If after trying the above, you are still experiencing difficulties, please contact the Doctor Web technical support service and describe in detail how your computer connects to the Internet (note: if a proxy server is involved, please specify whether authentication is required, and whether your browser or Dr.Web update module is configured to be used via the proxy server).

The update mirror is the folder to which update files are copied. The update mirror can be used as the Dr.Web update source for other local network computers that are not connected to the Internet.

Click on the Dr.Web icon in the system tray, and in the Dr.Web menu, select Security Center;

  1. Click the padlock icon to allow the changes and click on the gear icon (Settings)
  2. Go to the Update tab and select Additional settings.
  3. Toggle the switch Update mirror to the On position. The mirror configuration window will open:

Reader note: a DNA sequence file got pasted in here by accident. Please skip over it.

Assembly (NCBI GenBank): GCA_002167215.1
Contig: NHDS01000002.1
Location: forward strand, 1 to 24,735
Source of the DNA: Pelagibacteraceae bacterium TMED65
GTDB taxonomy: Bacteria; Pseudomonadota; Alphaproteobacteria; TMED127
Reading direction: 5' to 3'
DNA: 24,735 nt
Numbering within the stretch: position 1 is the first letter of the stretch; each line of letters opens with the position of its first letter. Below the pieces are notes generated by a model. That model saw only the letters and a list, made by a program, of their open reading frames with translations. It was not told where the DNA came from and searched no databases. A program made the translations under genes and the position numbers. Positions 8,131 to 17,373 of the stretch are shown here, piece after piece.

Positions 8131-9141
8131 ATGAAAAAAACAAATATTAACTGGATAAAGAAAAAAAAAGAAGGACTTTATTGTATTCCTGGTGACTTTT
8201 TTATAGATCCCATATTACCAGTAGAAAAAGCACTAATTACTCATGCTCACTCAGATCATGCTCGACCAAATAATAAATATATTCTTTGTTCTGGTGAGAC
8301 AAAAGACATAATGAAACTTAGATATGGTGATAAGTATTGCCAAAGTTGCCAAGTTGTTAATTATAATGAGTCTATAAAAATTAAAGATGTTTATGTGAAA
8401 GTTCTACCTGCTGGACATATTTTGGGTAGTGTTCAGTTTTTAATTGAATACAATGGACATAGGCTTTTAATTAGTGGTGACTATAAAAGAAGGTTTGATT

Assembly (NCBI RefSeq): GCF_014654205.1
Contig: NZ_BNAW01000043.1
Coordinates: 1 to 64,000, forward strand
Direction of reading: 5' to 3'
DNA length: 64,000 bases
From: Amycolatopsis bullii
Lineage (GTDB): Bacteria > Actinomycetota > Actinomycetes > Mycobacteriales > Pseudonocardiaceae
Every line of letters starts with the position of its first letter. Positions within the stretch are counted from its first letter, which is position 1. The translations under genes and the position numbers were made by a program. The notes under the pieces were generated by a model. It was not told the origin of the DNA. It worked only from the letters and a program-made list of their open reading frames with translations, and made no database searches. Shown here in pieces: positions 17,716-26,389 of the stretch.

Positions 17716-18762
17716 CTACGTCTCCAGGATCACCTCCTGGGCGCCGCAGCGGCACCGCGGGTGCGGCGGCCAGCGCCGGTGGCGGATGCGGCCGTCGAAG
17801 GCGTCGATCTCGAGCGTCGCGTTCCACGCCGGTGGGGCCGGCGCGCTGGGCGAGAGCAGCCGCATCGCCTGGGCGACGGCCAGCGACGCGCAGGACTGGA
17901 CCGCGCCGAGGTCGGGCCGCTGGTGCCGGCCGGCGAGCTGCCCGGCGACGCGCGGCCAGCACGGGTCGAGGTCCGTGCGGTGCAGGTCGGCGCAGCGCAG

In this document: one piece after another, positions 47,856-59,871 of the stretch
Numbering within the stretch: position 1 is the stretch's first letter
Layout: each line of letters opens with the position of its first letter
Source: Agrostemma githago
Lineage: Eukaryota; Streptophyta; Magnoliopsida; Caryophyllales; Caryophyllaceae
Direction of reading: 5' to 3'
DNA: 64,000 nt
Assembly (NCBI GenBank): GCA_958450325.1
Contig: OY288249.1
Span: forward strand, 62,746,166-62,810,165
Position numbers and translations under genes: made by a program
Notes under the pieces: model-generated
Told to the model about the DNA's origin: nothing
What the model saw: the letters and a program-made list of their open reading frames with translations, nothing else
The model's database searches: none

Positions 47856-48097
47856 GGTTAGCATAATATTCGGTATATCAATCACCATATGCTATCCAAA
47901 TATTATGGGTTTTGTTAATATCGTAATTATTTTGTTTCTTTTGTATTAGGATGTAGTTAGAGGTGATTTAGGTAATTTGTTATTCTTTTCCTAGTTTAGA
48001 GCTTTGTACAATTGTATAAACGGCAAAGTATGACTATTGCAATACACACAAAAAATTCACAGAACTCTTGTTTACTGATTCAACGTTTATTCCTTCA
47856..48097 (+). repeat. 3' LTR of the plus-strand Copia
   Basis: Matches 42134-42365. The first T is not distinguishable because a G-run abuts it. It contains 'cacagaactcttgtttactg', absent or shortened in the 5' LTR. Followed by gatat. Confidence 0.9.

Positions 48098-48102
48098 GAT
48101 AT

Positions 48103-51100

4. Click on Browse and specify the folder to which updates are to be saved. It will be the update source for the other PCs in the local network.
  5. Address – is the address of the PC in the local network that will be used as the address for updating, via the anti-virus network, the other PCs in this network. Port is the port number that will be used to distribute updates.
  6. If your computer is connected to several subnets, you can specify an IP address that will only be accessible to one of the subnets. You can also specify the port on which the HTTP server will receive connection requests.
    • In the Address field, specify the host name or IP address in IPv4 or IPv6 format.
    • In the Port field, specify any free port.

First, on any computer with Internet access, copy the following 3 files—take them from a computer on which a standalone anti-virus requiring updating is installed:

  • drwupsrv.exe (the update utility). In the 11th and 12th versions of Dr.Web, it is located in the directory: C:\Program Files\Common Files\Doctor Web\Updater. When copying it to a PC running a 32-bit OS, it is important that the file bit also be 32-bit. For a 64-bit system, bit agreement is not required.
  • drwzones.xml (a file with update zones). In the 11-th and 12-th versions of Dr.Web, it is located in: